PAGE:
Royal Dutch Shell has defended a 126% increase in pay awards to its chief executive last year.
The FTSE 100 oil firm’s annual report, released on Thursday, showed Ben van Beurden took home a total of £17m in 2018.
A long-term incentive plan helped his total pay reach almost £13m.
That sum was topped up by a £2.5m annual bonus.
The revelations mean his pay is 143 times that of the average Shell employee’s salary.
The company had faced a rebellion on the issue at its AGM last year when over a quarter of investors voted against its pay policy.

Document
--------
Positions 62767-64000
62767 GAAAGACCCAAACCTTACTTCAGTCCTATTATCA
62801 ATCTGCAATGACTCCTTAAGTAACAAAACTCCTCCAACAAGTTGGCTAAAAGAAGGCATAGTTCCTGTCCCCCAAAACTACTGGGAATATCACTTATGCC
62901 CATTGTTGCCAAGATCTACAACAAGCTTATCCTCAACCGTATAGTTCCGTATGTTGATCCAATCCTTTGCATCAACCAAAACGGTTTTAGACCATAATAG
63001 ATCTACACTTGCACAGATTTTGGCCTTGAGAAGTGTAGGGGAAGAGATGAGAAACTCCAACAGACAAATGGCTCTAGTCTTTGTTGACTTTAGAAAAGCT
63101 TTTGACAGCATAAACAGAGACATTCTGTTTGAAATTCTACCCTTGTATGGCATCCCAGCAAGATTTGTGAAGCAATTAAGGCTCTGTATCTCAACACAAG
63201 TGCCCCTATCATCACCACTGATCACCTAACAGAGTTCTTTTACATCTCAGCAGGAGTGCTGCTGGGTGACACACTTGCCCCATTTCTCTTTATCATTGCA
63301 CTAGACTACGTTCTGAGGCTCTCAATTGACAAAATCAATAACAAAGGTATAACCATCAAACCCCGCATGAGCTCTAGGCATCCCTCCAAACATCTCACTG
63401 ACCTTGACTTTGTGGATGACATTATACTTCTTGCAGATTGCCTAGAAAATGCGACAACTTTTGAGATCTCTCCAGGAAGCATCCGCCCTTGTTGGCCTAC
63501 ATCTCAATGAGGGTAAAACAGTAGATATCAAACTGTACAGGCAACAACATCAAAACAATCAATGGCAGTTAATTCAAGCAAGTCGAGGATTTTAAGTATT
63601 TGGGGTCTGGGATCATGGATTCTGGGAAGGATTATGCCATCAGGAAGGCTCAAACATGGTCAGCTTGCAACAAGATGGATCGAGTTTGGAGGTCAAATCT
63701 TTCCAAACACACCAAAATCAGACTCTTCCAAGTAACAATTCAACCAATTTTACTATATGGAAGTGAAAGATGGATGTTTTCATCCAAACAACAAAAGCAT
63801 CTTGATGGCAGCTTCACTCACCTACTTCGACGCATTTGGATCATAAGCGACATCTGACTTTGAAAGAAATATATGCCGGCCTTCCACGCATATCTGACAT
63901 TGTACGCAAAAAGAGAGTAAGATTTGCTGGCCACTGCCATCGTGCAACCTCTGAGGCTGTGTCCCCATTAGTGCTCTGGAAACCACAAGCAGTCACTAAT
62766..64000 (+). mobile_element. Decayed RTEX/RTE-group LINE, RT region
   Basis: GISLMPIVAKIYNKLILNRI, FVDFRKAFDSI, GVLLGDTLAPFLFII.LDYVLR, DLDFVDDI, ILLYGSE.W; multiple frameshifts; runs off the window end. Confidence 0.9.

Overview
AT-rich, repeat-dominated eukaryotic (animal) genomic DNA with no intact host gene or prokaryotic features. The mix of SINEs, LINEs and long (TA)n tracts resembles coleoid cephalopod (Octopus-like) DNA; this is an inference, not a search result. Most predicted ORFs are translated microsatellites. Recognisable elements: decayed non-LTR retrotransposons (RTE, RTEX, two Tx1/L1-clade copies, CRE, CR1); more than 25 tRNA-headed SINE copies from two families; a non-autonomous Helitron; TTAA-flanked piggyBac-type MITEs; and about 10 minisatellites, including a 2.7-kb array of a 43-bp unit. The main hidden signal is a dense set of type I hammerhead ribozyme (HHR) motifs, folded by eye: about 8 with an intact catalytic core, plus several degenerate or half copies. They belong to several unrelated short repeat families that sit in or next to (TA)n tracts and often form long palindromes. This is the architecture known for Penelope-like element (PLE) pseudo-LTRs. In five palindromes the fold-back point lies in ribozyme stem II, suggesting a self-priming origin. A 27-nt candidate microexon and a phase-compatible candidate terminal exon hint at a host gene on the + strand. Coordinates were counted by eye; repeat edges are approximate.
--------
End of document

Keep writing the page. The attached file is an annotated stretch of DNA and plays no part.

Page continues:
Shell insisted it was “sensitive” to the debate over excessive awards but said Mr Van Beurden’s pay structure was consistent with Shell’s peers and reflected a strong performance.
Shell enjoyed a strong 2018 with underlying profits growing 36% to £16.3bn, their highest level since 2014, as oil prices recovered while a more disciplined cost regime also boosted its bottom line.
The company said: “We reviewed Shell’s CEO pay ratio externally against the ratios that we see in other FTSE 30 companies, which we calculated based on their disclosed employee numbers and employee costs.
“We believe our ratio is consistent with those seen in other FTSE 30 companies, although it is challenging to draw a meaningful comparison given the different markets and industries in which they operate.”